In 1958, a discovery was made which confirmed Niah as a site of major archaeological significance.  Led by Tom Harrison, he and his team unearthed a skull at the West Mouth of the Great Cave, which was estimated to be 40,000 years old.  It was the skull of a modern human (Homo sapiens).  Apart from that, plenty of human settlements in the area like tools, cooking utensils and ornaments, made of bone, stone or clay were found.  These items found suggested that a long period of settlement reaching back into the palaeolithic era (the earliest part of the Stone Age).

Semenggoh Orangutan  Center

Semenggoh Orang Utan Sanctuary, travelling overland (30 min) followed by a brief hike through dipterocarp forest. Unlike in a Zoo, the Semenggoh Orang Utan Sanctuary is set free in a 740 hectare forest reserve.
Here, young Orang Utans, who were either orphaned or rescued from captivity, are trained to survive in the wild. The Sanctuary is not set up as a tourist attraction but visitors are most welcome. Upon arrival at the Sanctuary, you will be able to catch a glimpse of the Orang Utans during their feeding time. Spot their delicate nest, watch their skilful movements at the tree tops and also their interesting behaviour during feeding time.
The guide will also narrate to you the behaviour, emotion and characteristics of this special primate called Orang Utan, meaning ‘Man of the Forest’.

 Annah Rais Bidayuh Longhouse, Kuching

Bidayuh, the second largest ethnic group in Sarawak, is formerly known as the ‘Land Dayak’ and was once also known as the ‘Engineer of Bamboo’. When making a visit to the Bidayuh longhouse, you will be able to see the splendid architecture of their longhouse which was build mostly by bamboo. Annah Rais is one of the most famous Bidayuh longhouse in Sarawak which located about 100 km east from Kuching city and quite closes to the Indonesian border. The excursion will take about one and a half hour on the road.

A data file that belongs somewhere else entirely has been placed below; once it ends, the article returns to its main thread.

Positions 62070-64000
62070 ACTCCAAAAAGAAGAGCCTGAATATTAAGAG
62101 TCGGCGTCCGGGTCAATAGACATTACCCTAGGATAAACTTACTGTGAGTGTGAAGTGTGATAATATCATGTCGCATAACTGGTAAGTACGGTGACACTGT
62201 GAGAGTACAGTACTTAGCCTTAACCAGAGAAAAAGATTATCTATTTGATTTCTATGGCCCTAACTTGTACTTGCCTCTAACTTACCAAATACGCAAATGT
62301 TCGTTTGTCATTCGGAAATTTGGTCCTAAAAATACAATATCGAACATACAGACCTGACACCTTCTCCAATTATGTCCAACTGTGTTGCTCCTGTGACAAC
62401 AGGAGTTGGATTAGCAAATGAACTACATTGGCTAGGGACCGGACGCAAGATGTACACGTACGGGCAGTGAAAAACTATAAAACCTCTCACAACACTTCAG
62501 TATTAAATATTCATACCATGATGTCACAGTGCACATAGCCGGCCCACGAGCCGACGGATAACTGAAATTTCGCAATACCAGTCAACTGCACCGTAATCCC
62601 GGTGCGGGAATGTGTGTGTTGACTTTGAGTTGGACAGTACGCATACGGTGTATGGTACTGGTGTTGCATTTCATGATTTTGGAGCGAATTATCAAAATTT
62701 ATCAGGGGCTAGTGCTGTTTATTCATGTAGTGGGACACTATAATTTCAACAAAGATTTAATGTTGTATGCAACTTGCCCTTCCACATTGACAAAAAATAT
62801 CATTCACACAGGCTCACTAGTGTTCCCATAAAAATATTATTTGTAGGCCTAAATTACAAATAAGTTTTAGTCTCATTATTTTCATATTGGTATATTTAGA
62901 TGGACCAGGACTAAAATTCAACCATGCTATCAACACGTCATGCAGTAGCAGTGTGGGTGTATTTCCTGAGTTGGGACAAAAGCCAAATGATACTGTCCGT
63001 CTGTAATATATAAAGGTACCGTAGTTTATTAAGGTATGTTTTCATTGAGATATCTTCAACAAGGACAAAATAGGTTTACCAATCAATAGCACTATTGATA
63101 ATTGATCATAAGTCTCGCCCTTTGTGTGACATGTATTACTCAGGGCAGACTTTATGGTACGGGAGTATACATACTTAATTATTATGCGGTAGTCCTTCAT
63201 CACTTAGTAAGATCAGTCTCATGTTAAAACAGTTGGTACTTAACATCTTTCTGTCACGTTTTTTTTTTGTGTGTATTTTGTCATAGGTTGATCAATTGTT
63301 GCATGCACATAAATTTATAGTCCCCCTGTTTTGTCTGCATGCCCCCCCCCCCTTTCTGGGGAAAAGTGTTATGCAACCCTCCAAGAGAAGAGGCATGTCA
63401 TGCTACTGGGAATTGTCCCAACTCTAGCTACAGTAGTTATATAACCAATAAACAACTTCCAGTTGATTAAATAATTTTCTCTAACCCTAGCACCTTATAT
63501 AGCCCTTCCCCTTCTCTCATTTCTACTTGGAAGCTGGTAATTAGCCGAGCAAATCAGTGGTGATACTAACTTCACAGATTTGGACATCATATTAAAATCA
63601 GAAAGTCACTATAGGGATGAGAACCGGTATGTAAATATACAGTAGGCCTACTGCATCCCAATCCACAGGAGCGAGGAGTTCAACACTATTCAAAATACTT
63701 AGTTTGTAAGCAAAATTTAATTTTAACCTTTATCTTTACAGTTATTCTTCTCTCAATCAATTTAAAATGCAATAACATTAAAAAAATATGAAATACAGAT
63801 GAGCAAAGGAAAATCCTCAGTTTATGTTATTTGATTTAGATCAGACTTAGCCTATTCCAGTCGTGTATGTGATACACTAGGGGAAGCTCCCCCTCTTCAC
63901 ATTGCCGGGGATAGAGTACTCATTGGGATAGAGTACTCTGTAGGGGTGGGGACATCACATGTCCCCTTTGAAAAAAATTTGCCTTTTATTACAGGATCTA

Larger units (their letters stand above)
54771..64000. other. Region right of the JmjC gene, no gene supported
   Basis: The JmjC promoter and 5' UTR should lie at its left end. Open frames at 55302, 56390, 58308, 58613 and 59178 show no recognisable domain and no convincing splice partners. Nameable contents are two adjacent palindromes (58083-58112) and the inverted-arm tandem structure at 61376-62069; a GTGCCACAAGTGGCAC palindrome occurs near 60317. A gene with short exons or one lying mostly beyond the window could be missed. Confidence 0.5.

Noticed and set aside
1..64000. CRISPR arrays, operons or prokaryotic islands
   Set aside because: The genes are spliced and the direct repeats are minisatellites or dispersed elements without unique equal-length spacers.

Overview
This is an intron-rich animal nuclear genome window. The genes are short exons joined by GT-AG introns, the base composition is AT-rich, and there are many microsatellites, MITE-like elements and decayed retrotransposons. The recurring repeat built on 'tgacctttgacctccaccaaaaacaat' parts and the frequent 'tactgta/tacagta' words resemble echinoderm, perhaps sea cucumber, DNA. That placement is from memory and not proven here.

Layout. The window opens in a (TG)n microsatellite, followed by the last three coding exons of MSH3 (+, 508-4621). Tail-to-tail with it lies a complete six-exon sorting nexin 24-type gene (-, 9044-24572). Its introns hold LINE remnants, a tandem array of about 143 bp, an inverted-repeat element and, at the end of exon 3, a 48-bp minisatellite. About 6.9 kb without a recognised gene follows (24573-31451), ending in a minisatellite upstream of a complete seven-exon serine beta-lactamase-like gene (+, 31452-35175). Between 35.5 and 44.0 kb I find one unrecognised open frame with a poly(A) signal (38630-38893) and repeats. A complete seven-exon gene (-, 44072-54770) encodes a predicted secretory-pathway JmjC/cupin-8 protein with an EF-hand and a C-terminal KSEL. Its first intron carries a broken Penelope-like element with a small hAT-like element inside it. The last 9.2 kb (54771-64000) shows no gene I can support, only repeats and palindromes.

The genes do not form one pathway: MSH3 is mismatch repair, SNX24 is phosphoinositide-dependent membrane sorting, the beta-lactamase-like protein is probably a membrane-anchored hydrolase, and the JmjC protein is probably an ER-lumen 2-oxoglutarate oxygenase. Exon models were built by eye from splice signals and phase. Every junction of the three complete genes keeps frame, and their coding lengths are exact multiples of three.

During your visit, you will also be able to view the villagers with their own daily routine like rice pounding and winnowing, basket and mat weaving, bamboo carving, etc. You will be brought into the most unique and important structure, the ‘Baruk’ or the head house which situated in the middle of the longhouse. This once was used as a fort to protect the whole village from being attack by enemy. Inside the ‘Baruk’, you will be able to view the real human skulls hanging around the fire place in the middle and the also their sacred war drum.

Rafflesia Flower Tour at Gunung Gading National Park, Kuching

This is a national park where you can sometimes view the largest flower in the world - the Rafflesia. It grows up to 3 feet wide. When in bloom, the flower emits a foul smell, which attracts flies and other insects. It also offers scenic walks and challenging jungle treks. Chalets and hostels are available at the Park.

Bako National Park  - The Oldest Nationa Park , Kuching

Bako was established as a national park in 1957. Since then it has offered it’s visitors the perfect introduction to Sarawack’s native vegitation and wildlife. It is situated on the northern tip of the Muara Tebas Peninsula and covers 27sq kms.

Although seemingly small compared to other national parks, Bako is rich in a vast variety of vegetation and wildlife as it extends out to coastal beaches and coves.
Upon arrival a guide take you along well-planned trails where you will see an abundance of flora and fauna amongst the shady forest canopy.
You will see winding creepers and vines, long tailed macaques and silver leaf monkeys. Wild boars, squirrels and monitor lizards are common sights in the park and you may even get a chance to peak on the shy proboscis monkeys during low tide with the help of your guide.

Fairy Cave Tour, Kuching